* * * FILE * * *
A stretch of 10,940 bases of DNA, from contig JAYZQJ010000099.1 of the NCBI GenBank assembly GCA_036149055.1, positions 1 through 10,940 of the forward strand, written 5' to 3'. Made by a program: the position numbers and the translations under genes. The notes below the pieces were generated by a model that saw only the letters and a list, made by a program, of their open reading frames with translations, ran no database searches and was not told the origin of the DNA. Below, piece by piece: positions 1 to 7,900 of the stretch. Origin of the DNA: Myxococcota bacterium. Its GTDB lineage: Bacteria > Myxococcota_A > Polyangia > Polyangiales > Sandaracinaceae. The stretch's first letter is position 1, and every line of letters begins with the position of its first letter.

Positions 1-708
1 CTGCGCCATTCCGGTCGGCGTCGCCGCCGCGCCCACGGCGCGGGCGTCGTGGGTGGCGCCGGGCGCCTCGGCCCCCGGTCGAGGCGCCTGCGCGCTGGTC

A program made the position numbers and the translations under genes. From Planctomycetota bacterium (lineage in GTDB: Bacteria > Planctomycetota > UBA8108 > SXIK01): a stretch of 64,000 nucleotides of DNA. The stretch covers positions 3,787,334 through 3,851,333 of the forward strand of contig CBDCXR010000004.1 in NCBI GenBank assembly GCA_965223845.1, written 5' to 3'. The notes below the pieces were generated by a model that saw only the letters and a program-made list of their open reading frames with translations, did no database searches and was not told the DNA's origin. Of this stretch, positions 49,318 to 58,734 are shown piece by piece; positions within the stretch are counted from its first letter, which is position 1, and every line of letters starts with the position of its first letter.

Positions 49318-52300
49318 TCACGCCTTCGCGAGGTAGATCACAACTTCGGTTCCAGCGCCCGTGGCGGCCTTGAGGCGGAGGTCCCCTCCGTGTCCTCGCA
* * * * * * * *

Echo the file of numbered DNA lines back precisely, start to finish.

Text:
A stretch of 10,940 bases of DNA, from contig JAYZQJ010000099.1 of the NCBI GenBank assembly GCA_036149055.1, positions 1 through 10,940 of the forward strand, written 5' to 3'. Made by a program: the position numbers and the translations under genes. The notes below the pieces were generated by a model that saw only the letters and a list, made by a program, of their open reading frames with translations, ran no database searches and was not told the origin of the DNA. Below, piece by piece: positions 1 to 7,900 of the stretch. Origin of the DNA: Myxococcota bacterium. Its GTDB lineage: Bacteria > Myxococcota_A > Polyangia > Polyangiales > Sandaracinaceae. The stretch's first letter is position 1, and every line of letters begins with the position of its first letter.

Positions 1-708
1 CTGCGCCATTCCGGTCGGCGTCGCCGCCGCGCCCACGGCGCGGGCGTCGTGGGTGGCGCCGGGCGCCTCGGCCCCCGGTCGAGGCGCCTGCGCGCTGGTC

A program made the position numbers and the translations under genes. From Planctomycetota bacterium (lineage in GTDB: Bacteria > Planctomycetota > UBA8108 > SXIK01): a stretch of 64,000 nucleotides of DNA. The stretch covers positions 3,787,334 through 3,851,333 of the forward strand of contig CBDCXR010000004.1 in NCBI GenBank assembly GCA_965223845.1, written 5' to 3'. The notes below the pieces were generated by a model that saw only the letters and a program-made list of their open reading frames with translations, did no database searches and was not told the DNA's origin. Of this stretch, positions 49,318 to 58,734 are shown piece by piece; positions within the stretch are counted from its first letter, which is position 1, and every line of letters starts with the position of its first letter.

Positions 49318-52300
49318 TCACGCCTTCGCGAGGTAGATCACAACTTCGGTTCCAGCGCCCGTGGCGGCCTTGAGGCGGAGGTCCCCTCCGTGTCCTCGCA